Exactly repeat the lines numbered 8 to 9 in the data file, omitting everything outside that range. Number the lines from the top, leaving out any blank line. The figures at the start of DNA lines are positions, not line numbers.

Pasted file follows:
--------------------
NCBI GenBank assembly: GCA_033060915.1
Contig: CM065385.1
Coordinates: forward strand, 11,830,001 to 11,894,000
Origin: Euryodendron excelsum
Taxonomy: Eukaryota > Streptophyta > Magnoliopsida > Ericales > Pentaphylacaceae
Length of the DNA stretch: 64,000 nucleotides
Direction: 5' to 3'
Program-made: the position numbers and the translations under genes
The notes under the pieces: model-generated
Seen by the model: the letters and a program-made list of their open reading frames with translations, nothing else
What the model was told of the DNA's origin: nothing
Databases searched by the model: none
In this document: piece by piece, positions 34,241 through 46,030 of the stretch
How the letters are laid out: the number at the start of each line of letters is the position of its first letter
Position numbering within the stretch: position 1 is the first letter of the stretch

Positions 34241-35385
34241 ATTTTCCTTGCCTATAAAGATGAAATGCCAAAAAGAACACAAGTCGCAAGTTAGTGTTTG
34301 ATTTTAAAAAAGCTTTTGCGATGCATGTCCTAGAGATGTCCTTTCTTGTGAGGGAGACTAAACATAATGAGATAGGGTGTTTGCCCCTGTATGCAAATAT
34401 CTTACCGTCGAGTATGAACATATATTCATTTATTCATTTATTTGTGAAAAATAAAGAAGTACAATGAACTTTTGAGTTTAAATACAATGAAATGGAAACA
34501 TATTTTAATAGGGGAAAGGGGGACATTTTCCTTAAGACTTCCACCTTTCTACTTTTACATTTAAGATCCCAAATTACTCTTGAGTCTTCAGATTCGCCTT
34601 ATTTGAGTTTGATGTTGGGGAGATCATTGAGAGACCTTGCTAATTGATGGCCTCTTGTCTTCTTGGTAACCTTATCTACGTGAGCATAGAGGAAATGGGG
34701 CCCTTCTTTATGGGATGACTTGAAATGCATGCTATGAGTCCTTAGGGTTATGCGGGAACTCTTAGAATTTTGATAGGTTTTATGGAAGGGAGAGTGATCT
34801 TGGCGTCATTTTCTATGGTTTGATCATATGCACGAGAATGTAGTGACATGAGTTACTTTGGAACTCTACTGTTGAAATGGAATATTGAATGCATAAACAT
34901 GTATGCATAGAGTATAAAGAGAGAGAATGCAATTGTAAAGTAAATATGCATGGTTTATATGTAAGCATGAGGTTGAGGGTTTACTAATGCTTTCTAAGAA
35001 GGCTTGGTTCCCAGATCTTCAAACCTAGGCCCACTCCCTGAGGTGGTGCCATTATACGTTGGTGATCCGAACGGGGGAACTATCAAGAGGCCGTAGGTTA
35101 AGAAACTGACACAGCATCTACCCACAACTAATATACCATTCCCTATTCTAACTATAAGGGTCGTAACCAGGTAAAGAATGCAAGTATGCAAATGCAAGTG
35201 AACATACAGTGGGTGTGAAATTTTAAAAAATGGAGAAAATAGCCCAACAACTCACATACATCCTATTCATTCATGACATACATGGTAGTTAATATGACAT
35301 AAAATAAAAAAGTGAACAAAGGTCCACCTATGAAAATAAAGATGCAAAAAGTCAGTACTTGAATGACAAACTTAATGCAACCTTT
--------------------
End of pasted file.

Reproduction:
Program-made: the position numbers and the translations under genes
The notes under the pieces: model-generated